Shape Type: Dinner & Dessert Wares

Pattern Type: Plants

Date: 1770-75


  • Length: 10.75 in (27.305 cm)

Maker: Cockpit Hill


This porcellanous tureen, with twisted handles and standing on three feet, was almost certainly made at the Cockpit Hill Pot Works in Derby.  Cockpit Hill was mainly a producer of creamware and stoneware but, as is shown by a 1780 advertisement for the selling up of its stock in trade, it also produced porcelain.  John Heath was a partner in both Cockpit Hill and the main Derby porcelain factory and surviving pieces indicate that there was a connection between the two factories with regard to printed decoration.  It is known that Richard Holdship was decorating Derby porcelain and Cockpit Hill creamwares with overglaze printed decoration, as his anchor rebus is found on both.  In like manner, there are a number of underglaze blue prints, including some of the floral sprays seen on this tureen, that seem to have been used at both factories and which it seems reasonable to attribute to Holdship's printing.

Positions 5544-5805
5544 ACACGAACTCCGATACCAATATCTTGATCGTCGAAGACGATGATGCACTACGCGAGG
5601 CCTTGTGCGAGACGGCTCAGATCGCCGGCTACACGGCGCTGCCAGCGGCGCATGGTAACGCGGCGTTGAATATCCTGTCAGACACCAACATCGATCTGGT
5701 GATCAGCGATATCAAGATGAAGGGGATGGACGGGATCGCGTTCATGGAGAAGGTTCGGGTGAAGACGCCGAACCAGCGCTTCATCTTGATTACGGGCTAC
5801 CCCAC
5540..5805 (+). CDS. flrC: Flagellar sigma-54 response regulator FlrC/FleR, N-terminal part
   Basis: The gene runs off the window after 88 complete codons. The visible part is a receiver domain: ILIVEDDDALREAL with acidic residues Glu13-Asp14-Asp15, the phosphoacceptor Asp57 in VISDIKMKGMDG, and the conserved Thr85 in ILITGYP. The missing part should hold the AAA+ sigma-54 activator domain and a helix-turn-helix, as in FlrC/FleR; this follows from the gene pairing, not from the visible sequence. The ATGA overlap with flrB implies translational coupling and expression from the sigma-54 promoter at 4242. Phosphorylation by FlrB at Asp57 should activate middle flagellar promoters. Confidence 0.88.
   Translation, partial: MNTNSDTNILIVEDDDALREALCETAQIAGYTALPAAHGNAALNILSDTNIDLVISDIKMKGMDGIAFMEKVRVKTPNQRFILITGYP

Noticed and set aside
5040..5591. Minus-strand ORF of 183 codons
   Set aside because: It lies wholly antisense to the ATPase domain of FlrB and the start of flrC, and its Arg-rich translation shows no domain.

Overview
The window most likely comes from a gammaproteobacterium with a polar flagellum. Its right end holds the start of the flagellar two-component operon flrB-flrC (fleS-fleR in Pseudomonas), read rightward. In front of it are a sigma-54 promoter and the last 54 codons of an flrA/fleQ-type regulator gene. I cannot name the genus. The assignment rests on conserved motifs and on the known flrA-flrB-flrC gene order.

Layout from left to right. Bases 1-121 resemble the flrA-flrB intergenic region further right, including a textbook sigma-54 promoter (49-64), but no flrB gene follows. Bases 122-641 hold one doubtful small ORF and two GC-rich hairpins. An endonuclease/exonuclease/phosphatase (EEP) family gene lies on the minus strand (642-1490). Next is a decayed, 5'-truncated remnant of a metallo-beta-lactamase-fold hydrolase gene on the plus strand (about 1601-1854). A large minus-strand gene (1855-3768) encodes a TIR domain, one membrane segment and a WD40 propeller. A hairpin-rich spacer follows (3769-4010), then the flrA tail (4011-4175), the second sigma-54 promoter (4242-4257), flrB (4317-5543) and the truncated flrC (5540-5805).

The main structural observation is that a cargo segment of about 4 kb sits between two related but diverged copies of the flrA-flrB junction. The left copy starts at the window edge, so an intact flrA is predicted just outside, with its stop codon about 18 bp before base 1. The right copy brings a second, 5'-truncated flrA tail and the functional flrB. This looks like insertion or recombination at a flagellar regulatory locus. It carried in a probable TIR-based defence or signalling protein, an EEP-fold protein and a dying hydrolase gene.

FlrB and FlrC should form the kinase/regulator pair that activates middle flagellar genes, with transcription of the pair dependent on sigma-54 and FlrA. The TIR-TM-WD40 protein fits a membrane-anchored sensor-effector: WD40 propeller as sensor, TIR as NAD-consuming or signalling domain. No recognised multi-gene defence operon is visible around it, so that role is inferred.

The porcelain attributed to Cockpit Hill is of rather poor quality and some of it, like this tureen, is virtually opaque.

This tureen was previously in the Ernest Allman, Norman Stretton and Geoffrey Godden collections and is discussed in the latter's English Blue and White Porcelain pp219-222 (2004).